Hopper cars used to transport carbon black are owned (or leased) by the carbon black producers rather than the railroad companies. In 2006, rail carriers unilaterally eliminated the mileage credit practice, and claimed they reduced rates accordingly. Freight is passed through to customers, so the result was the producers were suddenly getting no supplements toward their investments in hopper cars. The producers counted on the railroad mileage credit to supplement a portion of their investments in the railcars. This caused the carbon black industry to institute a hopper car mileage fee of their own to recover the lost mileage credits from the railroads
Unfortunately over time, the carbon black industry found that this mileage fee fell short of supplementing the costs of ownership of a hopper car fleet.
Photo credit: SRCE Logistics
Servicing customers by rail requires continuous investments to maintain and update the fleet. In order to justify these investments, such as replacement of a rail car at $100,000, there must be a return on investment over time. Evaluating the ROI, Sid Richardson Carbon and Energy Company (SRCE) determined the costs did not vary directly with miles traveled and should be spread equally to each pound shipped by hopper car. So in 2011 SRCE decided to move from a per mile traveled fee to a per pound upcharge. To be transparent about the fee, and keep material prices comparable regardless of the mode of transportation, SRCE chose to make the fee an upcharge and not include it in the price of the material.
When first instituting the fee in 2011 SRCE identified the following cost for consideration in the fee:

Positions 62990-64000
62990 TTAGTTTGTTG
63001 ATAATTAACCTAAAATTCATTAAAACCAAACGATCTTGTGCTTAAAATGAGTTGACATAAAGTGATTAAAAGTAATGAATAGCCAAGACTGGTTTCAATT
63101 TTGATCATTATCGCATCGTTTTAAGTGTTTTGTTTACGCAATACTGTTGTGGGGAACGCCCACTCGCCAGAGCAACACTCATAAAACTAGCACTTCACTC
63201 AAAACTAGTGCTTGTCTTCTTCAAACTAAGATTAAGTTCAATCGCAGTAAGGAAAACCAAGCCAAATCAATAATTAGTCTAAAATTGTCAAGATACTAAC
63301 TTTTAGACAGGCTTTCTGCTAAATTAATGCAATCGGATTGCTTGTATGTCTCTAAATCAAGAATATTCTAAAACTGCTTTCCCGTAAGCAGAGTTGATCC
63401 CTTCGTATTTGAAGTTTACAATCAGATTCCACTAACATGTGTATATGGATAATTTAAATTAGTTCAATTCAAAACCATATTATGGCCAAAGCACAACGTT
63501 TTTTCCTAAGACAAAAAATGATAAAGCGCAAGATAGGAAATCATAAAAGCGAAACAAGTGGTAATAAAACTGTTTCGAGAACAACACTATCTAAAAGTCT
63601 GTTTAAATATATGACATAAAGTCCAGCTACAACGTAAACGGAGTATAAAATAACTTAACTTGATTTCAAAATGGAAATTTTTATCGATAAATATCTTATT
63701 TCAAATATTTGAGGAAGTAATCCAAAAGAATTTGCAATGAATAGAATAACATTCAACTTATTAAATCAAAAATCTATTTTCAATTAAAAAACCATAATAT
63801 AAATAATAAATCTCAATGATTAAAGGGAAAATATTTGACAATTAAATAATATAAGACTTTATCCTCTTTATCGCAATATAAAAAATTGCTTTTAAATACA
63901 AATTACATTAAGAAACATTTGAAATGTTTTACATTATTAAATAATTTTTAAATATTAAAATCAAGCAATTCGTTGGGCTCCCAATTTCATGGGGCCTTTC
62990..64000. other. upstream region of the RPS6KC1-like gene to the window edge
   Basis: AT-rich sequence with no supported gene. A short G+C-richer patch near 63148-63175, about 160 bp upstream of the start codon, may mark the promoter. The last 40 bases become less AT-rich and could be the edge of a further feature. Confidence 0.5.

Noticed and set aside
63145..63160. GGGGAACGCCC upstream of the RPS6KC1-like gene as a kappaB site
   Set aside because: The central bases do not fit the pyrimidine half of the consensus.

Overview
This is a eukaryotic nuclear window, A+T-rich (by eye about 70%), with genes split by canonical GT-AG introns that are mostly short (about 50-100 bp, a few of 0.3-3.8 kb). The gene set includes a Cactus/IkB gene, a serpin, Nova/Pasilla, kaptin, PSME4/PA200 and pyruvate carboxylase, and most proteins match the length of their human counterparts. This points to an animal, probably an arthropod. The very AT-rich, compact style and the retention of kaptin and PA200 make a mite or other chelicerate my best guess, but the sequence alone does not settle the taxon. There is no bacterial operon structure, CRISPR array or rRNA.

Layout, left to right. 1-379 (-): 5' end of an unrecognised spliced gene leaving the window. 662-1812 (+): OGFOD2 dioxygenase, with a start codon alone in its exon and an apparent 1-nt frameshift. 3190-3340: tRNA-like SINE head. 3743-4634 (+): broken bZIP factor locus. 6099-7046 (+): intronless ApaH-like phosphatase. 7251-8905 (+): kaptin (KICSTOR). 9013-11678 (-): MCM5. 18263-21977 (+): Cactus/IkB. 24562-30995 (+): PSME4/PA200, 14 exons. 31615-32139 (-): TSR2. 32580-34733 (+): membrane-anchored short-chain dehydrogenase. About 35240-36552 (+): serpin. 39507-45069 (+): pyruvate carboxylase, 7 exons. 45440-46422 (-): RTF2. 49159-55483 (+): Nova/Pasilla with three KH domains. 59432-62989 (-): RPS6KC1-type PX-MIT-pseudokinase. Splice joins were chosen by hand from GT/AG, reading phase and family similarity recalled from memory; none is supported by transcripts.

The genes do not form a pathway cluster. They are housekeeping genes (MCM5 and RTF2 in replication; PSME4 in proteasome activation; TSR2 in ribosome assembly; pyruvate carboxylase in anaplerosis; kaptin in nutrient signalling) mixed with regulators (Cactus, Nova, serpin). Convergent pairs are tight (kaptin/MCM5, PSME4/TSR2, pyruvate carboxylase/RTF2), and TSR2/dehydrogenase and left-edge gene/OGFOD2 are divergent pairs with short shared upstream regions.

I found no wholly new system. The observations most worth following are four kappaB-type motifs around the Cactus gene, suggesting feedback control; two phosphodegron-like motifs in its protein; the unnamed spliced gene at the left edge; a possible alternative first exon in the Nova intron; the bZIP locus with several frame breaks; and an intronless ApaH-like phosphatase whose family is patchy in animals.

1) Maintenance. Railroad repairs, shop repairs, plant repairs and supplies.
2) Local Rail Costs. Track rental, weighing charges, and switching.
3) Cost Recover. Straight-line over 40 years, no profit margin and no time value of money charge.
4) Other. Property taxes, insurance, and fleet management.
They excluded costs of both the traffic and the shipping department’s labor and overhead. The fee was set at 1.5 cents per pound. All the costs initially identified have been rising over the years, yet SRCE has not passed these increases on to the customer, they have maintained the initial set fee.
SRCE recently made investments to both replace some of the hopper cars in its fleet and to increase the size of the fleet in order to better service their customers. The investments made along with the rising costs associated with hopper car fleet ownership, caused SRCE to announce an increase in their upcharge in 2016 of half a cent. The new upcharge for rail delivery per pound is 2 cents.
SRCE takes pride in its fleet of both hopper cars and hopper trucks and strives to provide safe and efficient delivery of carbon black to their customers. To do this, just as with hopper cars, hopper trucks require investments to maintain and replace.
Photo credit: SRCE Logistics
Even when using an outside carrier’s trailer, SRCE is still responsible for many items just to be able to use their equipment to haul carbon black. Some of the duties SRCE must perform are:
1) Removing and replacing all hatch and spout seals.
2) Lubing and cleaning out sample spouts.
3) Inspecting, lubing, attaching cover plates and attaching seals on the bottom valve assemblies.
4) Inspecting, removing and disposing of all residues present.
In addition, special equipment is needed for loading hopper trucks and because of this, SRCE recently instituted a hopper truck fee of 1 cent per pound. This fee will also be in the form of an upcharge so the material price will be comparable regardless of the mode of transportation chosen by the customer.